A diverse group of North America’s leading cannabis cultivation and manufacturing experts formed the Sustainable Cannabis Coalition (SCC) earlier this year. The SCC will work proactively with industry cultivation and manufacturing peers and vendors to promote proven sustainability best practices that can be implemented at scale across the cannabis market. The SCC will be a resource providing foundational best practices to further promote the economic benefits of sustainability as the industry continues to grow. 

The SCC founders include Cohn Reznick, Anderson Porter Design, Valiant, Wholly H2O, Cloud Farming, Argus Controls, Gro iQ, Trulieve (OTC: TCNNF), Byers Scientific, 365 Cannabis, GMP Collective, Omega Equipment, and Supply, Simplifya, PathogenDx, Grow Generation (NASDAQ: GRWG), and Outlaw Technology. These industry leaders are foremost experts in data-driven business strategy, facility design, facility construction, water use, pathogen detection, energy consumption, waste disposal, economic and social impact, vertical farming, ERP and seed to sale systems, lighting, air emissions, extraction, packaging and data-driven monitoring and optimization of environmental control systems.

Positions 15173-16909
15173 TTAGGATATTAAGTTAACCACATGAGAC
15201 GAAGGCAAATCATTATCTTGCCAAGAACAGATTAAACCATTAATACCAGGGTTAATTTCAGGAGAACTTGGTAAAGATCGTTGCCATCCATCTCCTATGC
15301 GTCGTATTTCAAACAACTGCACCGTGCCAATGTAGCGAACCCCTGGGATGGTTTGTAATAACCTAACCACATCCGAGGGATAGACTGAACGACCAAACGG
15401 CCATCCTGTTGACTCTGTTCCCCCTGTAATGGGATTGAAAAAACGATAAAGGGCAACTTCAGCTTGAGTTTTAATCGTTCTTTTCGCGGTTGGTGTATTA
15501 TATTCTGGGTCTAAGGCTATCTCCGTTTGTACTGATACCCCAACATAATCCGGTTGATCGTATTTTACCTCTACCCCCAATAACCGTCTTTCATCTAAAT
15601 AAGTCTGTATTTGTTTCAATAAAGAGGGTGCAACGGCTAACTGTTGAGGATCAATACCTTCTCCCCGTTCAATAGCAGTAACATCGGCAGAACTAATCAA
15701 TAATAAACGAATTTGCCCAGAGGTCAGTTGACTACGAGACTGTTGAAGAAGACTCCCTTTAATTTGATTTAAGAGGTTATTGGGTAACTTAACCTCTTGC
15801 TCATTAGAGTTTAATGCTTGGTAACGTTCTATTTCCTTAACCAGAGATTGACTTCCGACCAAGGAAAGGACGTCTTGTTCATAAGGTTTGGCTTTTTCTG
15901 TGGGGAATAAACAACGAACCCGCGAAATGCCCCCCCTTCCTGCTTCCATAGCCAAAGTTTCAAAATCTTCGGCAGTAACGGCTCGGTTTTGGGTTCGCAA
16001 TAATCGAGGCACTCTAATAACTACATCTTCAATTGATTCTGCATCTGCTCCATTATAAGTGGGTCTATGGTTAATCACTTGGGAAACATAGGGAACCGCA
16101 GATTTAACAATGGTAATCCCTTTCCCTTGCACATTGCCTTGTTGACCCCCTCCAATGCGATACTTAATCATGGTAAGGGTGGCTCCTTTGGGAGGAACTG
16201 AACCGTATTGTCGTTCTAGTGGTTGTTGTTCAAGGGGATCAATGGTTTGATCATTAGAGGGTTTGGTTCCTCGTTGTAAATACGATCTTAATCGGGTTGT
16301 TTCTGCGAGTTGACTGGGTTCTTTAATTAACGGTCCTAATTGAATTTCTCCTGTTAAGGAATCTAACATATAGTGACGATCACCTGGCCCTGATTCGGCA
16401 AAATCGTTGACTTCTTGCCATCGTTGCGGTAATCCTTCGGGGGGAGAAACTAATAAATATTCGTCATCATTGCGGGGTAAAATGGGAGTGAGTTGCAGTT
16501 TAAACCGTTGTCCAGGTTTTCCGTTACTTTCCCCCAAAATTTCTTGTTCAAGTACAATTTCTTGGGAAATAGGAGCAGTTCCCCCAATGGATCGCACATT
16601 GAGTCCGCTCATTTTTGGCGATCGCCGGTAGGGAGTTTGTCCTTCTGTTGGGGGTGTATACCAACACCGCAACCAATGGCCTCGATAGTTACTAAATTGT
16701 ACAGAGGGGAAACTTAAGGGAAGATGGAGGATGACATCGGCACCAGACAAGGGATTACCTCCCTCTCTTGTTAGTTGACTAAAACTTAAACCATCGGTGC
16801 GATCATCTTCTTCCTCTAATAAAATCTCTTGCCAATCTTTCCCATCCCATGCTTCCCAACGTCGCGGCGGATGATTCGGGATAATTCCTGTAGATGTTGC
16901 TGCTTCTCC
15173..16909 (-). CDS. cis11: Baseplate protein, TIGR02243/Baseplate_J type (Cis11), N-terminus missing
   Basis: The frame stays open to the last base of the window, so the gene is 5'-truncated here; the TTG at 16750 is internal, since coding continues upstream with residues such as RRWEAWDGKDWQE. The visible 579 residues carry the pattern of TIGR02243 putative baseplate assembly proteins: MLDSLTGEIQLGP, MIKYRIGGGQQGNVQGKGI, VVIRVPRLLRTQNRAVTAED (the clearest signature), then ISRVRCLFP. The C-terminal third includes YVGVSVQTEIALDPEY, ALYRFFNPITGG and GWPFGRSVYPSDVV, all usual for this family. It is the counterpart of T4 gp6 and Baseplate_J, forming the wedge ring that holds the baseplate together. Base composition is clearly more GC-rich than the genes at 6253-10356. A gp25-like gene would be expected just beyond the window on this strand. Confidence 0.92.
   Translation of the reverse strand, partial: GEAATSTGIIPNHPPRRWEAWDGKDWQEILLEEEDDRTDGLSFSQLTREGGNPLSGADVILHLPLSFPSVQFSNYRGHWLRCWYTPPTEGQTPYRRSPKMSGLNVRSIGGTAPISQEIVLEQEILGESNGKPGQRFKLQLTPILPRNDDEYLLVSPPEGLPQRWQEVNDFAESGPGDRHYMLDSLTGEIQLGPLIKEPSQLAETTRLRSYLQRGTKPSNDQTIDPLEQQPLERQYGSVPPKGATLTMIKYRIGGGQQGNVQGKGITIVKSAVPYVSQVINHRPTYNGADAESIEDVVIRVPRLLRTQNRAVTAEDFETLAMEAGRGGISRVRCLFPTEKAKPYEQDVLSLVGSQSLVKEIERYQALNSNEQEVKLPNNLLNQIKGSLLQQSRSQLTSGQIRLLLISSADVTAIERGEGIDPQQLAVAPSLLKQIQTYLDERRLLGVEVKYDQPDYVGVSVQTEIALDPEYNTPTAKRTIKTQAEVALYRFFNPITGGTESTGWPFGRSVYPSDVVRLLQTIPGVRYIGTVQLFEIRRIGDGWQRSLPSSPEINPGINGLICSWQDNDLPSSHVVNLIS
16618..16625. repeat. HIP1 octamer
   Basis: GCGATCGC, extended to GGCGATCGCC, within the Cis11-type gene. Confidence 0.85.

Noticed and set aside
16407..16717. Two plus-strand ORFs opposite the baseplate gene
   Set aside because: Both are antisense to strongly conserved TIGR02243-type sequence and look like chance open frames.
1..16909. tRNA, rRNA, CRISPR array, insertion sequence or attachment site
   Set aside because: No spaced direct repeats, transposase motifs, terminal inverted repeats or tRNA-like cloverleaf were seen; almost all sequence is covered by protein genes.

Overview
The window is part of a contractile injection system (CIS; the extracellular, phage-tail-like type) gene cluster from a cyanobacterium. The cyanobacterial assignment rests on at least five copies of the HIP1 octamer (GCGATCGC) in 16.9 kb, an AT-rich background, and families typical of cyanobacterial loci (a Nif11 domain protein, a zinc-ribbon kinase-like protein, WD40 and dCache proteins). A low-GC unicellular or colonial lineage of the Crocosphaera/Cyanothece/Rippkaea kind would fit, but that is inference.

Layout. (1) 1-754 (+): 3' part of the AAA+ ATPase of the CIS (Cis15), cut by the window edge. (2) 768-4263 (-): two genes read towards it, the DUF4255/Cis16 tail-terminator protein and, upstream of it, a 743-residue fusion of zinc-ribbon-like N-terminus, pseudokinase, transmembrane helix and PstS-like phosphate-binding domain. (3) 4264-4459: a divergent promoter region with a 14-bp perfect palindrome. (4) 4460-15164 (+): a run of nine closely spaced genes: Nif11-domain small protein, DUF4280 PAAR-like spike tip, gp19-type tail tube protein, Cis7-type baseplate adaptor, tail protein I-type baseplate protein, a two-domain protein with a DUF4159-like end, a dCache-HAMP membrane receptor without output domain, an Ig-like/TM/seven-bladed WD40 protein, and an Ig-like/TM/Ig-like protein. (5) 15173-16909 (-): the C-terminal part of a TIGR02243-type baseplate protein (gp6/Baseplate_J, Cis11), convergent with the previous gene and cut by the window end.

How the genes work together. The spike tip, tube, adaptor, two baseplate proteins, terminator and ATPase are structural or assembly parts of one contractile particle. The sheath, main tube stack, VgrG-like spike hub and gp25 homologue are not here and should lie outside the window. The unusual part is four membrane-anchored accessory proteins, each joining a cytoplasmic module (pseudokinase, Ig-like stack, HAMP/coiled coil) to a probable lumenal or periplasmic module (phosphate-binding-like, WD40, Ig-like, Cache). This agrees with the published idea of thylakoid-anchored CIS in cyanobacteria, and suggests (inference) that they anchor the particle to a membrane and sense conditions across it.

Brands Tackling Sustainability

Eco-conscious cannabis consumers make up a large percentage of the marijuana-consuming population and their preference for buying environmentally-friendly products has motivated many businesses to clean up their act. Other companies have made sustainable practices a cornerstone of their business model. Nugg Club, a cannabis subscription box company, employs a model that is 90% more efficient than on-demand delivery services, resulting in over 250,000 pounds of carbon emissions saved each year. On top of that, Nugg Club’s boxes are 100% recyclable, made out of 80% recycled materials, and printed with nontoxic soy-based ink.